Sometimes, something as primitive as a political adversary who remembers you may end up in prison, or even worse. In a situation like this, even neighbors, ex-friends, or colleagues may remember your political leanings. It may end in a denunciation, and expect guests.
4. Behavior, clothing and equipment can kill you
A case when an inconspicuous gray man is useful. Be as neutral as possible, not only with regard to actions and behavior, but also with regard to clothing, insignia and equipment. Even a beard or fancy hairstyle can be a zugunder. According to George 1980 (a user of the survival forum who talked a lot about what was going on):
“I got into an unpleasant story at the checkpoint when a soldier wanted to arrest me as a separatist. Maybe because of the beard, but according to him, my face seemed suspicious to him. Fortunately, my wife and daughters were with me, and they did not detain me."
The goal of any checkpoint is to find enemies. Having a weapon in your possession will not lead to anything good, nor will the presence of maps, a navigator, political propaganda or walkie-talkies. This is all considered spy material.
Travelers who have visited different parts of the world often say that they were arrested just for having a camera or laptop. You are not local, do you have electronics with you that can be used for communication? Everything, you are a spy until you prove otherwise. Do you have a navigator, walkie-talkies and maps in your alarming backpack? Come to this wisely - in certain cases, because of these things you can get stuck well, so sometimes it makes sense to get rid of them in advance.
5. Learn to pass the block posts
At checkpoints, women and children are not screened as thoroughly as men. Also, private cars are driven by more preference than public transport. So consider whether it is better to take the train or bus. It is important to travel light, in good health, and to be adequately dressed to walk considerable distances. Bribes may be needed, so carry cash with you.
A hidden weapon can end up in your arrest or murder. Is it worth the risk and hiding a pistol among the manats if you plan to evacuate? Not a fact - it's up to you, depending on the situation. Valuables such as jewelry, money or electronics can be “confiscated” (read - taken away). Hide them as best you can.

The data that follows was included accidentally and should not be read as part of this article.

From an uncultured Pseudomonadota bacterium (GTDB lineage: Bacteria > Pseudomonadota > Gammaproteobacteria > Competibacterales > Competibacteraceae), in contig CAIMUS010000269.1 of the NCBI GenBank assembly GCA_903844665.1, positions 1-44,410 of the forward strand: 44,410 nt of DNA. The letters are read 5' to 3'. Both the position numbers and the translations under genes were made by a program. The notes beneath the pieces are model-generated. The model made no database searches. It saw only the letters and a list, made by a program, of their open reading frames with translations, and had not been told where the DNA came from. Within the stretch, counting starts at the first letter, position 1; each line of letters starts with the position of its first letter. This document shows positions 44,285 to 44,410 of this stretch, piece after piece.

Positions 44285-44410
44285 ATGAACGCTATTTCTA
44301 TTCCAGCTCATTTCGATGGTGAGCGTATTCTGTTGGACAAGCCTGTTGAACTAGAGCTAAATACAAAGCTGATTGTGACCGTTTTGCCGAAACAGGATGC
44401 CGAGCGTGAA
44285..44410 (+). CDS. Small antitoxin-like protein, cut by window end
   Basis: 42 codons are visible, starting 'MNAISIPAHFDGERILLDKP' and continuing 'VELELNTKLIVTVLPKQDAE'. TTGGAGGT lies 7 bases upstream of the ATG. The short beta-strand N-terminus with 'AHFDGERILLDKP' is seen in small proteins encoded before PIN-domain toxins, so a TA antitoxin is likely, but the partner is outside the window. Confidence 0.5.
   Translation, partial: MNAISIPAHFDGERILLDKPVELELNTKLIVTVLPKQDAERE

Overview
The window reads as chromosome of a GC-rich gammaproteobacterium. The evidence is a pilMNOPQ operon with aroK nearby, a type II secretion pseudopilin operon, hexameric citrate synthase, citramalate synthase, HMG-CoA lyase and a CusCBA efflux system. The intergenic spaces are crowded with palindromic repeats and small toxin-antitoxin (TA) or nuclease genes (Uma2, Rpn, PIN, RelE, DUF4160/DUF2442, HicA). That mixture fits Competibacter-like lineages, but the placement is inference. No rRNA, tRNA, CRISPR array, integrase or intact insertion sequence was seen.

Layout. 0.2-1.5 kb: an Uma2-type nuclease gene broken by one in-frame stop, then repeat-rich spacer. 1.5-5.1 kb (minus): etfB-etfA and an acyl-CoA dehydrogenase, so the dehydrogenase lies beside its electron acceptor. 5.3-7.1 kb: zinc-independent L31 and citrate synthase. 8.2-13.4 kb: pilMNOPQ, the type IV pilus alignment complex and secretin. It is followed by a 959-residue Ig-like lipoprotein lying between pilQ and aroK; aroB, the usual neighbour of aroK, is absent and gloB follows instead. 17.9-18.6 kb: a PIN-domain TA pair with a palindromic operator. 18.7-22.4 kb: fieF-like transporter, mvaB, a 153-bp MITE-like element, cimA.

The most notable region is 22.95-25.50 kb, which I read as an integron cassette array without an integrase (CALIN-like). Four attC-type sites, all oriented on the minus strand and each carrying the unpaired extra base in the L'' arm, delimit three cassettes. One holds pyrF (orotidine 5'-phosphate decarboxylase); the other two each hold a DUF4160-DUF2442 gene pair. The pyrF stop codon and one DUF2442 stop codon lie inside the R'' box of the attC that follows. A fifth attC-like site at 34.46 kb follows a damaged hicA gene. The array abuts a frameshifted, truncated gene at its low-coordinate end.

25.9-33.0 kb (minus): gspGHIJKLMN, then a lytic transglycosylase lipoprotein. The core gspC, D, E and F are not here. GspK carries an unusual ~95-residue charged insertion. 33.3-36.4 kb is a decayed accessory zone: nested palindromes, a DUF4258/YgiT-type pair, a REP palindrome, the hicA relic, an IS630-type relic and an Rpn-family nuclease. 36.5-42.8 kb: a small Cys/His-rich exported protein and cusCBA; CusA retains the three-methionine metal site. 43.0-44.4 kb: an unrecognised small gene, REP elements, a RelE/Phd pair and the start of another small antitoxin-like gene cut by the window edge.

Cash and small gold coins can be hidden in shoes, baby toys, and even a bag of dirty diapers. Coins can be sewn under chevrons and buttons. Women, it happens, hide small rolls of coins exactly where you thought, after putting them in a condom. For kraynyak, small gold coins and jewelry can be swallowed, and then "caught" at the exit - to live with wolves … However, one can immediately appreciate the advantage of gold coins against silver ones. I would not want to swallow $ 1000 silver coins.
6. Weapons can save you. Or kill
According to George 1980, "the separatists are very afraid of saboteurs and try to catch every armed person who is not a soldier of their army."
Are you fighting in the ranks of one of the existing groups? If not, make sure you're not like them. If you want to be left alone, do not carry a weapon openly. Open wearing means that you belong to one of the parties involved in the conflict. If you are on your own, then BOTH sides will see you as an armed adversary.
By and large, a weapon can save you, but in a world other than black and white, you can die because of it. Hide your weapons. Be prepared to throw it away, sell it or hide it, depending on the situation. Waving a pistol is not the answer (let alone the only one) to all questions.
7. Have a weapon with a common cartridge